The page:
29. Federal Writers' Project, Tennessee; A Guide to the State, 551.
_ 50. In 1785 the legislature of the State ET Franklihfhad erected
` in the region of the French Broad River a county named in honor of
Willimn Blount.(Hamer, op. cit., I, 124; Abernathy, op. cit., 82.).
— · si. Acts wes, Cafe,   1. " "““
sz. ECii`Fe2T,"§p. Egg., 8.

- 5 -
Historical Sketch (First entry, p. 55)
Joseph Black, Samuel Glass, David Craig, John Trimble, Alexander Kelly, ·
and Samuel Henry were named as com issioners to select a site for the
seat of justice,$5 which was to be named Maryvi11e,34 doubtless in honor of
Governor Blount’s wife, Mary Grainger Blount.55 It was further enacted _
by the legislature that the first court of the new county should meet
at the house of Abrahan1Wkir.56 In due time, the commissioners reported
that they had obtained from John Craig 50 acres of land for "a courthouse,
prison and stocks" and that they had laid out the town of Maryville.57
Whereupon the General Assembly of the Stategg extended to the citizens
of Blount County the privilege of holding two annual fairs at Maryville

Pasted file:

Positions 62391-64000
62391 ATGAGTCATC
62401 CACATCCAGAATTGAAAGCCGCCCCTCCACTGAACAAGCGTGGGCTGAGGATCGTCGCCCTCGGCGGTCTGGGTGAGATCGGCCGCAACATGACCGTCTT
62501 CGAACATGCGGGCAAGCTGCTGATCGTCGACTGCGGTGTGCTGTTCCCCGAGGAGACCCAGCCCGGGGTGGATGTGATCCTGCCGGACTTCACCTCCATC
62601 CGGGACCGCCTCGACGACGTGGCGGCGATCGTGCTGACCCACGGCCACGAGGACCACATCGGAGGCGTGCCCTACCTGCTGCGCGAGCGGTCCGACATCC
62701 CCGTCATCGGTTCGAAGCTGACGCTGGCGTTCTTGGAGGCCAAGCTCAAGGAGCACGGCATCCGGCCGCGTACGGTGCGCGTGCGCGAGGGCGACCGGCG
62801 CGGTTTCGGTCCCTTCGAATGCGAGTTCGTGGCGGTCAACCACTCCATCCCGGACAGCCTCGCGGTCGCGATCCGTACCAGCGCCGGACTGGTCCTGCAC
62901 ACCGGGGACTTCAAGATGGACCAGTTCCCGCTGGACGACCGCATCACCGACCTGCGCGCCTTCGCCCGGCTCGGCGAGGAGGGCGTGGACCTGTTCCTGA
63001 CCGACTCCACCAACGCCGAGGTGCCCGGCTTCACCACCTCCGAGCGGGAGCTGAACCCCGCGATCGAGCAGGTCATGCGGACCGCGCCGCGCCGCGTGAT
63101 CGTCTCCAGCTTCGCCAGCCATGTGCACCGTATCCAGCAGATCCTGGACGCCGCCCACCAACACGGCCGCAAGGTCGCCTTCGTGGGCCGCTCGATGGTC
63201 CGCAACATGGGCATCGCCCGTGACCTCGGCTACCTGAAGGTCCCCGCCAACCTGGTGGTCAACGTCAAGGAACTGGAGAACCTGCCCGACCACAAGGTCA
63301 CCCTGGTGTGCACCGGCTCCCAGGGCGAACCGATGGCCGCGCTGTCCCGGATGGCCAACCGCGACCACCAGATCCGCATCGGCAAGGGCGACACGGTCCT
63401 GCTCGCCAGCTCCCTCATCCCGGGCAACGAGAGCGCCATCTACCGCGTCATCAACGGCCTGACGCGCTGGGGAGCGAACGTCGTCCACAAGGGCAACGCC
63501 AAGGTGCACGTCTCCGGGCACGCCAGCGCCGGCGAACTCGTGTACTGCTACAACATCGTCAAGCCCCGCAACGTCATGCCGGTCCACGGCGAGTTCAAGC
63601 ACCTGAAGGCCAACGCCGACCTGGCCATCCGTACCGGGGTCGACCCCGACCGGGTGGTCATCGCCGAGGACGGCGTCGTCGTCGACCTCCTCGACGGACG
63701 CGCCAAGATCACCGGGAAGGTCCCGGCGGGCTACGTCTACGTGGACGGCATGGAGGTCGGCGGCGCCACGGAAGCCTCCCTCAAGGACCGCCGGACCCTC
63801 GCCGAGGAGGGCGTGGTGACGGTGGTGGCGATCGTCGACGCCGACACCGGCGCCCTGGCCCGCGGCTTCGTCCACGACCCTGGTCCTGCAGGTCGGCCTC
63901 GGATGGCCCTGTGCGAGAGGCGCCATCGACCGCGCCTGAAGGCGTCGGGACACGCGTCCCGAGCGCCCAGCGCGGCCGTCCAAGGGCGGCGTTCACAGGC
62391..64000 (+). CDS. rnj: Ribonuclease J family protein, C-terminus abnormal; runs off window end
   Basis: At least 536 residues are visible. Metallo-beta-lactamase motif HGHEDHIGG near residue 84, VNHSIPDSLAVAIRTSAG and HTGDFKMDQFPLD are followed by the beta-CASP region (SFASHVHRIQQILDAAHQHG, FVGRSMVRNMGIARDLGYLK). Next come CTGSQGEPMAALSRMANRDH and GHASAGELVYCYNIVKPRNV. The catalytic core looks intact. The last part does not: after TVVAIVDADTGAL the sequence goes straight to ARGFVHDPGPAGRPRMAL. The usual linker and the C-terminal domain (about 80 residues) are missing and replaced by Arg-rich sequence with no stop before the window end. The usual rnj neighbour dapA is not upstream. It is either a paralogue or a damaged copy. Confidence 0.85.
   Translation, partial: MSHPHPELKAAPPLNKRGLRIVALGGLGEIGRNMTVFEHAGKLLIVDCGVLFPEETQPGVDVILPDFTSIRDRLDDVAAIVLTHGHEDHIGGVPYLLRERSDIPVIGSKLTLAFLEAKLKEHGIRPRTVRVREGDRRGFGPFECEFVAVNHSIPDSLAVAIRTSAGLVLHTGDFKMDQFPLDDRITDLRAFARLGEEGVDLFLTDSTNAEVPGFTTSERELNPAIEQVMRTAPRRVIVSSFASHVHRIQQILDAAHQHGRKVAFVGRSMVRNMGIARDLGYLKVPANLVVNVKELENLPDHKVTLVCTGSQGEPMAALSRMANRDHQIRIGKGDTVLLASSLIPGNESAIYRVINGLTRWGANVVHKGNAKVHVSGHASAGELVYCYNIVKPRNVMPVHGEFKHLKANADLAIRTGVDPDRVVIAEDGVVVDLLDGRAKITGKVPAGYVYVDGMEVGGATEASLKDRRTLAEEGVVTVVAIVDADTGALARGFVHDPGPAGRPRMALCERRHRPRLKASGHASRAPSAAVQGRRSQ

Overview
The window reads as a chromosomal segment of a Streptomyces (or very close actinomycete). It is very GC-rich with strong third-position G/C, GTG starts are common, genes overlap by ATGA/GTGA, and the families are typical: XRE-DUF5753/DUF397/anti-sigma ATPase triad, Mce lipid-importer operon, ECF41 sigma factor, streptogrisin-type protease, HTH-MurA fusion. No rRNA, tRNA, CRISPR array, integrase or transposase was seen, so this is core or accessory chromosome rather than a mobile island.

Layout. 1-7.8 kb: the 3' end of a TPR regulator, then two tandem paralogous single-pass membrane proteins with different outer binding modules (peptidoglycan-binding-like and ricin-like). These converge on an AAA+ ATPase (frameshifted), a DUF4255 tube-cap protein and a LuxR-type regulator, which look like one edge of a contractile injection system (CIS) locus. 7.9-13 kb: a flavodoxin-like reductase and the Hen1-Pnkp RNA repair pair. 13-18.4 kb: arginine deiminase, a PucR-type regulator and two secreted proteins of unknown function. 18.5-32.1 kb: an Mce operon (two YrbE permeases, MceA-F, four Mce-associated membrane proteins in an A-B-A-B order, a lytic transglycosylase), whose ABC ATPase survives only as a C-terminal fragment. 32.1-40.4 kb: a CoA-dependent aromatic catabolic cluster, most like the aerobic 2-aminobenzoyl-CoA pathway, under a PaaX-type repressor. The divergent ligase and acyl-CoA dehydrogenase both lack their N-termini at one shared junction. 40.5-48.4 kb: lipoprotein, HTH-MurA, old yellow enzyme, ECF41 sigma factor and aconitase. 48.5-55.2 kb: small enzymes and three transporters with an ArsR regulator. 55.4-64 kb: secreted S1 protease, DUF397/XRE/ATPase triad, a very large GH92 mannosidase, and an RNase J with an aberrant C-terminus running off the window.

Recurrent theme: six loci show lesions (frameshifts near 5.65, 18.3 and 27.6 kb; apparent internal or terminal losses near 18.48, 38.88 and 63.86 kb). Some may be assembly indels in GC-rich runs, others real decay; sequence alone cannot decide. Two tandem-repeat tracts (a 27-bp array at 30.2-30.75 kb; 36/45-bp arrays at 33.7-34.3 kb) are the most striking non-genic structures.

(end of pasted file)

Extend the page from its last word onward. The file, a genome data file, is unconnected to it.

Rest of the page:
"for the purpose of selling all kinds of goods, wares and merchandise,"
provided that the fairs were free to all citizens of the State.59 There
is evidence that by 1796 a log building served as a courthouse and that
. in 1800 another log structure served the same purpose.4O
Blount County*s growth before the Civil War was that of an average
Tennessee County.41 It was an aaricultural county, without a railroad
until the Reconstruction period.E2 Its products, chiefly corn, bacon and
whiskey, vers loaded on flatboats at Louisville, on the Little Tennessee
River, and floated downstream as far as New Orleans for trans-shipment.45
In 1806, Maryville was made a scheduled stop on the stage coach route
between Blair’s Ferry (now Loudon) and Knoxvil1e.44 An indication of the
modest rate of the county's growth is the fact that Maryville was not
incorporated until 1857.45 In 1825 only 259 persons lived in Maryvil1e,46
and in 1855 the town’s population was only slightly in excess of 600.47